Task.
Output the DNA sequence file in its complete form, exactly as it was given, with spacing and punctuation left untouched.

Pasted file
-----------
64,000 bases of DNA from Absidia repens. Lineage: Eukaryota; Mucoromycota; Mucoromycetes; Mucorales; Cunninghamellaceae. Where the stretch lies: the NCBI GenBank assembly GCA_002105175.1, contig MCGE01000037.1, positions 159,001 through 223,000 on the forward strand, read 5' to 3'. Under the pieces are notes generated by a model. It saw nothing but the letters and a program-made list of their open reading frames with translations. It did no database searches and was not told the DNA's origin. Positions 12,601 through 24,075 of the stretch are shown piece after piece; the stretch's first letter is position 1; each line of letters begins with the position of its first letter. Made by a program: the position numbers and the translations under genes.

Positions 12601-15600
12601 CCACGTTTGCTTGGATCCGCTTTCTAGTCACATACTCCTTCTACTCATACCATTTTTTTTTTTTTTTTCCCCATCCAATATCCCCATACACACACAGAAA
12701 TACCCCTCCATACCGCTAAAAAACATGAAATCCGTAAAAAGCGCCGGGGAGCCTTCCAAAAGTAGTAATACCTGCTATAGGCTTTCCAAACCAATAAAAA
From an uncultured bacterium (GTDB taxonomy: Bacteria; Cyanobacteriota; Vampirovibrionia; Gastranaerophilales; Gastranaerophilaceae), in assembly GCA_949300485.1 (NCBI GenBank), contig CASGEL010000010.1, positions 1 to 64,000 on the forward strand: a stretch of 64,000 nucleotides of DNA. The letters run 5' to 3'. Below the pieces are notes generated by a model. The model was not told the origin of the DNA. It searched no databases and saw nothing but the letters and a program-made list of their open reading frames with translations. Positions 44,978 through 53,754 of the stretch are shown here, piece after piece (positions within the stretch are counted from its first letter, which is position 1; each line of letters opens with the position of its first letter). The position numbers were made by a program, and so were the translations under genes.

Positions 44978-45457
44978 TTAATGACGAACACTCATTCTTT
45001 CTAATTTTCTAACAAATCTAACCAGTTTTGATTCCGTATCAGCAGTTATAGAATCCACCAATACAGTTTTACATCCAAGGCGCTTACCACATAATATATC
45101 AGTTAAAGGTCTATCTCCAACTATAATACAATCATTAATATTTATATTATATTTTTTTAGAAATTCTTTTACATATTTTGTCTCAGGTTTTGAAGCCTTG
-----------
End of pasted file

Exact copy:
64,000 bases of DNA from Absidia repens. Lineage: Eukaryota; Mucoromycota; Mucoromycetes; Mucorales; Cunninghamellaceae. Where the stretch lies: the NCBI GenBank assembly GCA_002105175.1, contig MCGE01000037.1, positions 159,001 through 223,000 on the forward strand, read 5' to 3'. Under the pieces are notes generated by a model. It saw nothing but the letters and a program-made list of their open reading frames with translations. It did no database searches and was not told the DNA's origin. Positions 12,601 through 24,075 of the stretch are shown piece after piece; the stretch's first letter is position 1; each line of letters begins with the position of its first letter. Made by a program: the position numbers and the translations under genes.

Positions 12601-15600
12601 CCACGTTTGCTTGGATCCGCTTTCTAGTCACATACTCCTTCTACTCATACCATTTTTTTTTTTTTTTTCCCCATCCAATATCCCCATACACACACAGAAA
12701 TACCCCTCCATACCGCTAAAAAACATGAAATCCGTAAAAAGCGCCGGGGAGCCTTCCAAAAGTAGTAATACCTGCTATAGGCTTTCCAAACCAATAAAAA
From an uncultured bacterium (GTDB taxonomy: Bacteria; Cyanobacteriota; Vampirovibrionia; Gastranaerophilales; Gastranaerophilaceae), in assembly GCA_949300485.1 (NCBI GenBank), contig CASGEL010000010.1, positions 1 to 64,000 on the forward strand: a stretch of 64,000 nucleotides of DNA. The letters run 5' to 3'. Below the pieces are notes generated by a model. The model was not told the origin of the DNA. It searched no databases and saw nothing but the letters and a program-made list of their open reading frames with translations. Positions 44,978 through 53,754 of the stretch are shown here, piece after piece (positions within the stretch are counted from its first letter, which is position 1; each line of letters opens with the position of its first letter). The position numbers were made by a program, and so were the translations under genes.

Positions 44978-45457
44978 TTAATGACGAACACTCATTCTTT
45001 CTAATTTTCTAACAAATCTAACCAGTTTTGATTCCGTATCAGCAGTTATAGAATCCACCAATACAGTTTTACATCCAAGGCGCTTACCACATAATATATC
45101 AGTTAAAGGTCTATCTCCAACTATAATACAATCATTAATATTTATATTATATTTTTTTAGAAATTCTTTTACATATTTTGTCTCAGGTTTTGAAGCCTTG